> >> >> but explicit effort has been made to also include named networks like Germany
> >> >> and Switzerland uses. AFAIU there has already been some experiments involving
> >> >> parts of the german network.
> >> >>
> >> >> The current state of this documentation can be found here:
> >> >>
> >> >>         https://wiki.openstreetmap.org/wiki/Node_Networks
> >> >>
> >> >> If this has not been done already, I would suggest considering to make the
> >> >> Swiss tagging scheme either conform to that page, or modify/generalize that
> >> >> page to also apply to the Swiss tagging.
> >> >>
> >> >> I just read through the page, and here's some notable observations from the
> >> >> current Swiss practice:
> >> >>  - The primary goal of the model specified is to facilitate routing and
> >> >>    rendering of node networks. For example, the knooppuntnet.nl website allows
> >> >>    entering a starting and ending node, and calculates a route between them
> >> >>    using only routes part of the network, and produces a list of node numbers
> >> >>    to follow (support for names instead of numbers is nearly complete, I
> >> >>    believe). For the Swiss case, this could work the same, but produce a list
> >> >>    of named nodes/guideposts the route passes (so you could walk the route
> >> >>    without bringing an actual map, just follow signs to each of the names in
> >> >>    turn).
> >> >>  - That page specifies to tag the actual junctions (as part of the ways they
> >> >>    connect), instead of (or in addition to) the physical guideposts (besides
> >> >>    the way they connect), which is a significant difference from the current
> >> >>    Swiss practice. I believe the goal is to simplify routing, since you can
> >> >>    then know which named junctions you pass exactly, without needing to find
> >> >>    guideposts based on nearness. It can also help with network consistency
> >> >>    checks (especially when combined with the expected_STn_route_relations
> >> >>    attribute).
> >> >>  - That page also talks about junctions without a number or name, and specifies
> >> >>    to create multiple partially overlapping routes in that case (and tagging
> >> >>    the unnamed nodes with `xxn_ref=*`).
> >> >>    Note that for the Dutch case, unnumbered junctions are very rare and almost
> >> >>    always in the near vicinity of a numbered node, so in the Swiss case in
> >> >>    regions that have more unnamed junctions, overlapping routes might have
> >> >>    additional downsides (such as a potential explosion of possible routes when
> >> >>    multiple unnamed guideposts exist between named routes, and the extra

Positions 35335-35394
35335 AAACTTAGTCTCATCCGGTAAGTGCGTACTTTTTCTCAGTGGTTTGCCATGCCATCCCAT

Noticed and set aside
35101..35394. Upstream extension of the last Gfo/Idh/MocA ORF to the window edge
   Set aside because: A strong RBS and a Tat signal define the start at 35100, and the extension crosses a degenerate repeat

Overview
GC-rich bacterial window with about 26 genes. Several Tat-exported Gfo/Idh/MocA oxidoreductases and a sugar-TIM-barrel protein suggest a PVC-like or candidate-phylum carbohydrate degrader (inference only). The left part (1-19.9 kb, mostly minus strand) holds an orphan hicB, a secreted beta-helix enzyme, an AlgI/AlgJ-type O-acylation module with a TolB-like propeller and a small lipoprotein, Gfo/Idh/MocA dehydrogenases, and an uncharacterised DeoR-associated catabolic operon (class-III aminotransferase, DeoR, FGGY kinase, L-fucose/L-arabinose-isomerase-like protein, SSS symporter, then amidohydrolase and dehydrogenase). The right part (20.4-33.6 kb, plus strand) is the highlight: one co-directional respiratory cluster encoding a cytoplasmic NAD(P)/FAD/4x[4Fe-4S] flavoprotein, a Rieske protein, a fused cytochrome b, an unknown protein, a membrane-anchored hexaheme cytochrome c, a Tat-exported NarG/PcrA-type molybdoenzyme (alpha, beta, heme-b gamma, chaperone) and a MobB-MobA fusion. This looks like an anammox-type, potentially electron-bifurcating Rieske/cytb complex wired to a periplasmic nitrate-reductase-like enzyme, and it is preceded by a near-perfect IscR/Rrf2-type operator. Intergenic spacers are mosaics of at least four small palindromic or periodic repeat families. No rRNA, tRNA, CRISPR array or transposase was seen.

> >> >>    difficulty mapping partial routes).
> >> >>  - That page specifies to use `name=from-to` for named node networks (numbered
> >> >>    networks use `ref=from-to`), while discussion on this list was moving
> >> >>    towards not using the name anymore.  However, it might be that that page
> >> >>    specifies this to match current practice and could be changed without
> >> >>    problems.
> >> >>  - That page specifies a "network" relation (not strictly required, though),
> >> >>    that collects all the routes and nodes belonging to a specific node network,
> >> >>    to allow semantically grouping routes and specifying e.g. the operator once
> >> >>    for the entire network. In the Swiss case, I think this could amount to one
> >> >>    network relation for each Canton.
> >> >>  - That page specifies a `network:type=node_network` attribute for nodes,
> >> >>    routes and networks, to help distinguish them from regular routes.
> >> >>
> >> >> Some earlier discussion about supporting named node networks has been done here:
> >> >>         https://github.com/vmarc/knooppuntnet/issues/102
> >> >>         https://wiki.openstreetmap.org/wiki/Proposed_features/Named_nodes_in_node_networks
> >> >>
> >> >>
> >> >> Then, reading the wiki page in its current state, it seems to better reflect
> >> >> current and intended practice, which is good. However, I think there are still
> >> >> some things that could be clarified. In particular:
> >> >>  - How to tag unnamed guideposts? Common practice seems to be to just omit
> >> >>    name, maybe that should be explicit on the wiki?
> >> >>  - How to handle numbered guideposts? For example in Graubünden (I walked in
> >> >>    the area around Trin), I've seen guideposts (named and unnamed) that have a
> >> >>    three-digit number that were already mapped with the number in the `ref`
> >> >>    attribute, maybe that would be good to add to the wiki?  For an example
> >> >>    (with photo) see: https://www.openstreetmap.org/node/6100531211 Similarly, I
> >> >>    understand that newer guideposts have a 6-digit unique number.
> >> >>  - Would it make sense to put these guideposts numbers in the relations?
> >> >>    Especially when using the "non-overlapping routes between junctions"
> >> >>    approach, putting these numbers in the from and to attributes could help
> >> >>    diagnose issues. OTOH, they are mostly meaningless to users, in the sense
> >> >>    that the signing does not point *to* these numbers, you can only see them
> >> >>    when you are at a particular guidepost.
> >> >>  - How to tag from/to with unnamed guideposts? Should we invent names?
> >> >>    Just omit the tag? I think no full consensus might have been reached
> >> >>    here?
> >> >>  - Maybe make explicit that name= was used with from-to before, since a
> >> >>    lot of existing routes still have that. If it is explicit that this is no
> >> >>    longer recommended, that will be less confusing for new mappers.
> >> >>  - Is it ok to copy routes from the cantonal GIS systems? If not, or
> >> >>    only from some, maybe make this explicit?
> >> >>
> >> >>
> >> >> Gr.
> >> >>
> >> >> Matthijs